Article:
From the social media-based 2008 Obama election campaign to the civic protest and political revolutions of the 2011 Arab Spring, the past few years have been marked by a widespread and complex shift in the political landscape, as the rise of participatory platforms - such as YouTube, Twitter, Facebook, and blogs - have multiplied the venues for political communication and activism. This book explores the emergence of a permanent campaign - the need for constant readiness - on networked communication platforms, focusing on political moments, crises and elections in Canada, the U.S.A., and Australia. The book chapters investigate the proliferation of new political actors and communicators: political bloggers, advocacy groups, diverse publics, and political party staff as they engage in political maneuvers across participatory platforms. With in-depth analyses of some of the most well-known participatory media today, this book offers a critical assessment of the constant efforts at managing the plurality of voices that characterize contemporary politics.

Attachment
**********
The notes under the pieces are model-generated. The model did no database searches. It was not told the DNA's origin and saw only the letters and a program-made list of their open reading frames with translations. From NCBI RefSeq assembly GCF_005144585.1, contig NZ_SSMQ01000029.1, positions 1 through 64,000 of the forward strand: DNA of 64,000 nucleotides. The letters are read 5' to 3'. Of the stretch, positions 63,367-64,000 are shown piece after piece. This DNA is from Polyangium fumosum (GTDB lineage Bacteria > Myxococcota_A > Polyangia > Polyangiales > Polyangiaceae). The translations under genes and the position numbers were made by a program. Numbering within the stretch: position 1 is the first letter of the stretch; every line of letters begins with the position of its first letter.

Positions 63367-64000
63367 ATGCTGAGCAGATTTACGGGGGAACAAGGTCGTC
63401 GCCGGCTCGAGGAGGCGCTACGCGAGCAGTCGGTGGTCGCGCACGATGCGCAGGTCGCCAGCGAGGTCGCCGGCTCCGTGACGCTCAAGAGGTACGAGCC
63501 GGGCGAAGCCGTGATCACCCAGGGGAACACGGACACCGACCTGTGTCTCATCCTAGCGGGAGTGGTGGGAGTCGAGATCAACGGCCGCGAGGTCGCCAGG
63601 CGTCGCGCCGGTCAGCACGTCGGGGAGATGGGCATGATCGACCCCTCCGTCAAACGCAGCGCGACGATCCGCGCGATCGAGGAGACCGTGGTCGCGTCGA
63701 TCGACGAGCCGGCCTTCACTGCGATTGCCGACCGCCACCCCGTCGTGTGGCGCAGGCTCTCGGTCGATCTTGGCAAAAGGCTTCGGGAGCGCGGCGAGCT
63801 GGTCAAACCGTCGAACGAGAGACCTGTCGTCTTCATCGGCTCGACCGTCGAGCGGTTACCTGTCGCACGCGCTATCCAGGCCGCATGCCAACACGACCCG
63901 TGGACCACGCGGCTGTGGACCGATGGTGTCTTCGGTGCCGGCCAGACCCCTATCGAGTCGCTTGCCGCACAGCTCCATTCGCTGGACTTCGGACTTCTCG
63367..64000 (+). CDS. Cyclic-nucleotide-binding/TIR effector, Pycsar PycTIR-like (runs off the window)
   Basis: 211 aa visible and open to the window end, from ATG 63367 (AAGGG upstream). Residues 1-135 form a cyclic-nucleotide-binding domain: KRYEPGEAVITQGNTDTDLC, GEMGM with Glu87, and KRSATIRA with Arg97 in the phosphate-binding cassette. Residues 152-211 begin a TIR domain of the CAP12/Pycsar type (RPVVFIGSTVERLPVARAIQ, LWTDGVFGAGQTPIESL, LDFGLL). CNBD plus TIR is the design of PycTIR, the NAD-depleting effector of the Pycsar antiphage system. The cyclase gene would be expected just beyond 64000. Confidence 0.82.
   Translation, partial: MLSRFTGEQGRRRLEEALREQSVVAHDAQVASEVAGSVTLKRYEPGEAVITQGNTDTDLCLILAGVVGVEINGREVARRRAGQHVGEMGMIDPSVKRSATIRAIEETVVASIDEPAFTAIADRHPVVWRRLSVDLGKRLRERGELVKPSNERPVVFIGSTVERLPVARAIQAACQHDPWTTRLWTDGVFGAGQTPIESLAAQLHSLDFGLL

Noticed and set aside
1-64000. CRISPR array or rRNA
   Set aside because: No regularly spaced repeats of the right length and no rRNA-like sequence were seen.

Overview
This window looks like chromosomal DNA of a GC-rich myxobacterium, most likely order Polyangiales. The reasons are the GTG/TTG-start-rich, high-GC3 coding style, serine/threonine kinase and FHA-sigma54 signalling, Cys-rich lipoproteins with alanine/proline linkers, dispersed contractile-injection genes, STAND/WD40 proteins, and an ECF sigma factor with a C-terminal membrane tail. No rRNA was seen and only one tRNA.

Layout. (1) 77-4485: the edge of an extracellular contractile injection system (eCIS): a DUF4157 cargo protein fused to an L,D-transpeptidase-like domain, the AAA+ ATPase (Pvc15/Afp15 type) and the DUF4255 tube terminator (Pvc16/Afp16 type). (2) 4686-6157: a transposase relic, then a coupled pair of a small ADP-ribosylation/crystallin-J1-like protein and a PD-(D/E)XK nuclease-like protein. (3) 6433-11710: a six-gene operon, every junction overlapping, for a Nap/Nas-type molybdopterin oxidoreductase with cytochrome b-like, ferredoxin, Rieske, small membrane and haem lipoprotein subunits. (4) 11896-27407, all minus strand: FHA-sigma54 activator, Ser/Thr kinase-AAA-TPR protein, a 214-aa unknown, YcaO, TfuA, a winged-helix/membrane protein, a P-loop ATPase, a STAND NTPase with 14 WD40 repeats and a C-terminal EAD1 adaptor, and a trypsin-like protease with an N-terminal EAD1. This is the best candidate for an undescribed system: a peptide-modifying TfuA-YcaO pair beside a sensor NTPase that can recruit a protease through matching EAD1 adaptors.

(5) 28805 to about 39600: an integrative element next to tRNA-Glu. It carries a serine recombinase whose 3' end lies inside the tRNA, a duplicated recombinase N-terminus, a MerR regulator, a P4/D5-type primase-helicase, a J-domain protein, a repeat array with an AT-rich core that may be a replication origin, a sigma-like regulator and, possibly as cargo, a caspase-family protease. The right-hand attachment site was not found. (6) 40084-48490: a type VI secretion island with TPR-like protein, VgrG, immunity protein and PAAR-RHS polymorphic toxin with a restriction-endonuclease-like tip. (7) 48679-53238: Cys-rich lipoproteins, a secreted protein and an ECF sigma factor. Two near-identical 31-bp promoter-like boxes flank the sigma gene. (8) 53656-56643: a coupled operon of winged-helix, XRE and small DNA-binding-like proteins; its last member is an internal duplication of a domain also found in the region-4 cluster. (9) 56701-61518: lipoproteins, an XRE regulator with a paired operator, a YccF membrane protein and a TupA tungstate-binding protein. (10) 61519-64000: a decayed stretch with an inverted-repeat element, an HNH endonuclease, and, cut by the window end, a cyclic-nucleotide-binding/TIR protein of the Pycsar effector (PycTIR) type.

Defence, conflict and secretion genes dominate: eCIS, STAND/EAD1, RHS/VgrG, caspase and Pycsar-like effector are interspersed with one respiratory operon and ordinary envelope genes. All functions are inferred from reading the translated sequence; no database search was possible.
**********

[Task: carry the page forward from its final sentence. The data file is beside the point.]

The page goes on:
Greg Elmer (PhD, University of Massachusetts) is Bell Globemedia Research Chair, Associate Professor of Radio TV Arts, and Director of the Infoscape Research Lab at Ryerson University in Toronto, Canada. He is coauthor of Infrastructure Critical (with A. Renzi, 2012), Preempting Dissent (with A. Opel, 2008), and author of Profiling Machines: Mapping the Personal Information Economy (2004). Ganaele Langlois (PhD, York University) is Assistant Professor in the Communication Program at the University of Ontario Institute of Technology and Associate Director at the Infoscape Centre for the Study of Social Media. Her research focuses on the intersection between software, capitalism, subjectivity, and language, and is influenced by software studies and autonomist theories. Her articles have been published in Culture Machine, Fibreculture, New Media & Society, and the Canadian Journal of Communication. Fenwick McKelvey (PhD, York-Ryerson University) is Postdoctoral Fellow in the Department of Communication at the University of Washington. His research questions the relationship between communication and control in digital media. He explores this relationship through studies of Internet routing algorithms and, more recently, political campaign management software.
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